Enumerate all superincreasing subsequences

A sequence of positive real numbers S1, S2, S3, …, SN is called a superincreasing sequence if every element of the sequence is greater than the sum of all the previous elements in the sequence. E.g: 1, 3, 6, 13, 27, 52.

Given a sorted list A, I want to iterate over all combinations of A, which are superincreasing.

How example:

A = [28, 34, 44, 60, 71, 150, 167, 212, 230, 239, 415, 431, 434, 559, 688]

Valid examples of subsequences:

34, 44, 239, 434
34, 212, 434, 688


Here is a simple brute force example:

def is_superincreasing(seq):
total = 0
test = True
for n in seq:
if n <= total:
test = False
break
total += n
return test

def combinations(A):
N = len(A)
for i in range(2**N):
combo = []
for j in range(N):
if (i >> j) % 2 == 1:
combo.append(A[j])
if is_superincreasing(combo):
yield combo


I'd like to know if there is a better algorithm than O(2^n).

• 1. What's a "superincreasing combination of A"? 2. What is your question? What approaches have you already considered? Please edit the question to clarify.
– D.W.
Aug 17, 2022 at 21:42
• @D.W., thanks! I've updated the question. Aug 17, 2022 at 22:30
• What is a "combination of A"? Do you mean "subsequence"?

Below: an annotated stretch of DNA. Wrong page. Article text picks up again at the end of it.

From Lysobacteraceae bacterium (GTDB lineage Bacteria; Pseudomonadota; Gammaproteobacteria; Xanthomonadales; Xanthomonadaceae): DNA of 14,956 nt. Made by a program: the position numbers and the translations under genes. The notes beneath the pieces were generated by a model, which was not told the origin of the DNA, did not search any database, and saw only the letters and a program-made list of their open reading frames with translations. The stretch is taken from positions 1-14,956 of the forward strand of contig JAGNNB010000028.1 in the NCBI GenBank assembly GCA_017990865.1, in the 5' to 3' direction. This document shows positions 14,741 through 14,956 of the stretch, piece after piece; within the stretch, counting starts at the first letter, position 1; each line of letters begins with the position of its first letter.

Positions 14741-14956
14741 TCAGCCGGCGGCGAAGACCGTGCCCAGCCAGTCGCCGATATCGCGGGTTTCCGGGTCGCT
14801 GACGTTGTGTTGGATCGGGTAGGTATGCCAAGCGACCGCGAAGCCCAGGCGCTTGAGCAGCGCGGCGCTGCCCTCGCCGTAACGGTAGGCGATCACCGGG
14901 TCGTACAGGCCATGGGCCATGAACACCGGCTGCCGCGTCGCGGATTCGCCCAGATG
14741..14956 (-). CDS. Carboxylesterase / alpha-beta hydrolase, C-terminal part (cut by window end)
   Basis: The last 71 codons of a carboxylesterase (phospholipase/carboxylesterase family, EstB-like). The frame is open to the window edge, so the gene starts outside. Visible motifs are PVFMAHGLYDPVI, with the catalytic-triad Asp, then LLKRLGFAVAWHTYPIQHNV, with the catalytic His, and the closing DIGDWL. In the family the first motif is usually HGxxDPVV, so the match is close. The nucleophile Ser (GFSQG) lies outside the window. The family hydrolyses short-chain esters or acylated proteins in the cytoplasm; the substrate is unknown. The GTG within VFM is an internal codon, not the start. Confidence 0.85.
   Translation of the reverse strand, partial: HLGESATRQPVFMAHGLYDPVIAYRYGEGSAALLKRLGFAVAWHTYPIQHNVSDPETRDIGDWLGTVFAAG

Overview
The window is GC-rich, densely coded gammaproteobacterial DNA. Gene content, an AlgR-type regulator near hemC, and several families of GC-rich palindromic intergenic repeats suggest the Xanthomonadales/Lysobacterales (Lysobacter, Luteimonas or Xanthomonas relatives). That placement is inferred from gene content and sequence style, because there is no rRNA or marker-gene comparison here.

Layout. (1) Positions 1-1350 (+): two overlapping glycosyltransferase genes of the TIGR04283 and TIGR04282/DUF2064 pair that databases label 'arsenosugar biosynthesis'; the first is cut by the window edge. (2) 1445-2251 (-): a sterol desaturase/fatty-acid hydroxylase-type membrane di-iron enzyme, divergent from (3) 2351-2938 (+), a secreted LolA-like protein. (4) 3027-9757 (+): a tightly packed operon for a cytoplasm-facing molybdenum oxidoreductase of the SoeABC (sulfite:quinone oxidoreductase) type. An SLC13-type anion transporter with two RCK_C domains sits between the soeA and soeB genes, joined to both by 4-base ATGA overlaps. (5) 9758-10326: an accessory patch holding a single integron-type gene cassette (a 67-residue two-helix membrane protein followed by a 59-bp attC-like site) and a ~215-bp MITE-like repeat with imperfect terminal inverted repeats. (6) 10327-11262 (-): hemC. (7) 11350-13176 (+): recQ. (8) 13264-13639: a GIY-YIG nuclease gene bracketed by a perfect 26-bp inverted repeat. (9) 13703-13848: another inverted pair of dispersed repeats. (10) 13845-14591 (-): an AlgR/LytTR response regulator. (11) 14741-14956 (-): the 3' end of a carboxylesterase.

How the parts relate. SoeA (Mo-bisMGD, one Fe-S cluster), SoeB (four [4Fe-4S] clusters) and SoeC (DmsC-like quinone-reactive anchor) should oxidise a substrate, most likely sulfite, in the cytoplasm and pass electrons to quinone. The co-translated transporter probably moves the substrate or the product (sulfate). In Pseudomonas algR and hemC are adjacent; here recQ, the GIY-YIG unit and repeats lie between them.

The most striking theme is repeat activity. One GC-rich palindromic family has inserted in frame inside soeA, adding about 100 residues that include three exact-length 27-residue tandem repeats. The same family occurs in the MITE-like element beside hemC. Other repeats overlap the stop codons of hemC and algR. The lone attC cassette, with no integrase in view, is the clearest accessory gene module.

– D.W.
Aug 17, 2022 at 23:12
• cs.stackexchange.com/tags/dynamic-programming/info
– D.W.
Aug 18, 2022 at 0:29
• Also, note that if $A = \{1,2,4,8,...,2^k,...,2^n\}$ you can't do better than $\Omega(2^n)$. However, like @D.W. says, I believe that dynamic programming and memoization will give you optimal results. Aug 18, 2022 at 13:59

May not be the best solution in terms of complexity, because of duplicate summation operations with further elements, but much better in the general case.

def superincreasing_combinations(g):
ln = len(g) - 1
operate = {}
ret = set()

for i, e in enumerate(g):
operate[(e,)] = (i, e)

while operate:
o, v = operate.popitem()
last_index, sumo = v

while last_index < ln:
last_index += 1
next = g[last_index]
if next > sumo:
operate[(*o, next)] = (last_index, sumo + next)